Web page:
What four things do map projections distort?
There are four basic characteristics of a map that are distorted to some degree, depending on the map projection used. These characteristics include distance, direction, shape, and area.
My article is not to discuss the benefits of map projections but to look at how technology is contributing to skills and knowledge being lost.
What four things do map projections distort?
As a cartographer with over 25 years experience in the GeoSpatial Industry, I guess I have a slightly more critical eye when I see maps that are produced these days. It makes me cringe when I see maps that are missing some essential items like a scale, north point, legends, projection information or title. It is so easy these days to just press the ‘print’ button and have the software spit out the map. It may portray the data in the way the ‘cartographer‘ indented but it looses basic usability outside the original production when it does not have these basic elements.
Are these basic elements being lost because it does not matter anymore or is it too easy to just rely on the technology and therefore too easy to overlook the basic elements. I feel it is more about the technology, although I do see there appears to be less importance placed on some of these at some levels of education.
Technology has become more than a tool to help us but more and more a tool to do the work for us. How many of you rely on ‘spell checker’ or ‘predictive text’ to correct spelling or grammatical errors? I know I do and my spelling has suffered at the hands of technology. I look at my children’s homework and am often amazed at the poor spelling and abbreviated words. How much more effort is to type ‘great’ as opposed to ’GR8′?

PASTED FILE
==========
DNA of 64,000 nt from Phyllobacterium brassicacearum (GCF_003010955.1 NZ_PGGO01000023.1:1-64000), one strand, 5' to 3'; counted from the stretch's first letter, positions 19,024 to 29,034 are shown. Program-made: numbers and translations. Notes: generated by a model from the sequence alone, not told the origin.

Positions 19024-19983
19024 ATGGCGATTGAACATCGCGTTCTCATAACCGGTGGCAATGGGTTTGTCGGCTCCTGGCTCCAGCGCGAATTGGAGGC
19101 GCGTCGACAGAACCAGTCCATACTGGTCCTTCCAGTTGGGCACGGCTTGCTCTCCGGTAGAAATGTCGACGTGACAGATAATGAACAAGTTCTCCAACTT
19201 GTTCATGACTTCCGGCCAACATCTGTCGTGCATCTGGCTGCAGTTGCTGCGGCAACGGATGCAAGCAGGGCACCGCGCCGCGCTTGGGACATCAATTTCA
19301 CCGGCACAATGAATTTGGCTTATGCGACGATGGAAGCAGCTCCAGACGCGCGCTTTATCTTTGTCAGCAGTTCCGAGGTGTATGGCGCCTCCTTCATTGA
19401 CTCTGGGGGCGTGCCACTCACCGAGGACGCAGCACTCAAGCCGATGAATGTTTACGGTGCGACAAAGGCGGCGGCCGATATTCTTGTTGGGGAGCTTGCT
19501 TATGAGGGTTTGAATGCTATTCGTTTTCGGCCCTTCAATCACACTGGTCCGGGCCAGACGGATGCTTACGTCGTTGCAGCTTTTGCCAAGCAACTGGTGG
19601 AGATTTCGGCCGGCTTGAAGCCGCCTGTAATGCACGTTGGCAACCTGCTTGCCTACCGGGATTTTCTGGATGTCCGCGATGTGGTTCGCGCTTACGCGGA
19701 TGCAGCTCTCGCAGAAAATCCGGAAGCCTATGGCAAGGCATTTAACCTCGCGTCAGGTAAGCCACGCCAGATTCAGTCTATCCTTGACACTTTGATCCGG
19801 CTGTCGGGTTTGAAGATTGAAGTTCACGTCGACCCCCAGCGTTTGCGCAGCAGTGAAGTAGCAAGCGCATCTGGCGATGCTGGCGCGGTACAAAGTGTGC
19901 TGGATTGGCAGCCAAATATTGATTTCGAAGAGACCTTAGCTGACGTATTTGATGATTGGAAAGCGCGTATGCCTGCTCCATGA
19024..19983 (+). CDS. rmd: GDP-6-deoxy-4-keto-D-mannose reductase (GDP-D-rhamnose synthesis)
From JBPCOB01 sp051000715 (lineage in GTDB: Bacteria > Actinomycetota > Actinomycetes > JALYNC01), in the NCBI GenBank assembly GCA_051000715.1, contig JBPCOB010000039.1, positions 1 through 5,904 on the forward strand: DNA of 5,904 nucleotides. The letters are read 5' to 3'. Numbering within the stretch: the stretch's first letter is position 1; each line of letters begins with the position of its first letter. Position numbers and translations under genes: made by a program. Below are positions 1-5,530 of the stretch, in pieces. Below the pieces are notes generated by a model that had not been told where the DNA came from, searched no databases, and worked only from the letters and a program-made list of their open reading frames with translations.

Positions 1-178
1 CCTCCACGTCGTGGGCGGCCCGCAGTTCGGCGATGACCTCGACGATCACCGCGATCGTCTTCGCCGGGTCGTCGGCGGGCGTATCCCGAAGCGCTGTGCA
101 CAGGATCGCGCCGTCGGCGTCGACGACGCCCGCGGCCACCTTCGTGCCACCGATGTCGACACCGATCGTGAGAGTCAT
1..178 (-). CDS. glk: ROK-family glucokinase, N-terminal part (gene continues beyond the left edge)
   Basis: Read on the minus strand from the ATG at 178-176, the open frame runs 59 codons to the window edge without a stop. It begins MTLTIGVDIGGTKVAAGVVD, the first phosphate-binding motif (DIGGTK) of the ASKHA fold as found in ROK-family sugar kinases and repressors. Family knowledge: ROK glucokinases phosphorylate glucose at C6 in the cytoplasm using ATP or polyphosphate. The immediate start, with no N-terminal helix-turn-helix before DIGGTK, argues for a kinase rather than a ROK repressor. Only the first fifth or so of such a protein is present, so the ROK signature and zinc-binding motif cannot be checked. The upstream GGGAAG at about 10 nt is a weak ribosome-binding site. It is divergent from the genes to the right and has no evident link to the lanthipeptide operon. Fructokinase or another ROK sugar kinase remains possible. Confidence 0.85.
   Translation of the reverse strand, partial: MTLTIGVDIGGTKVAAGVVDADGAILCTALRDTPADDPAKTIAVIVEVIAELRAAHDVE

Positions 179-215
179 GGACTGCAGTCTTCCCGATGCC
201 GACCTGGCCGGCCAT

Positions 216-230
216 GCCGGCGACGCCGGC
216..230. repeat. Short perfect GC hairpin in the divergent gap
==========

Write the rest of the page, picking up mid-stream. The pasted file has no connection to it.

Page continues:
This sort of approach has crept into the ‘cartographers’ of today. Many maps are produced without really asking the question; “What is my final aim for the map?” and “Why was the original data produced?” Many data providers capture and store data that is useful on a statewide basis but if you are producing a local area map, maybe the data needs to be reprojected. Maybe the data was captured at 1:1,000,000 but you are producing a map at 1:50,000.
What was the original purpose of the data you are using for your maps? Have you read the metadata associated with your data, or did it even come with metadata. Too often I see data being used in a way that it was not intended. This maybe due to scale, symbology, attributes or just poor representation. There is a saying “garbage in – garbage out” and this is very true when it come to maps. Just because your GIS software can symbolise your data in a certain way, is this really enhancing or degrading the original data.
Before ‘computer assisted cartography” each map was produced for a specific purpose and the cartographer would know about the source of the information and why they were producing the maps. Many maps were a work of art and the essential map elements were there to make it useful to the end users. I am truly amazed looking back at the maps produced by the early explorers, like Captain James Cook who mapped Australia over 200 years ago. They mapped the coastline from their ships using what we might called primitive tools but it was amazing how accurate they were. Today we just pull up the latest satellite image, assuming that it has been rectified correctly and is fit for purpose.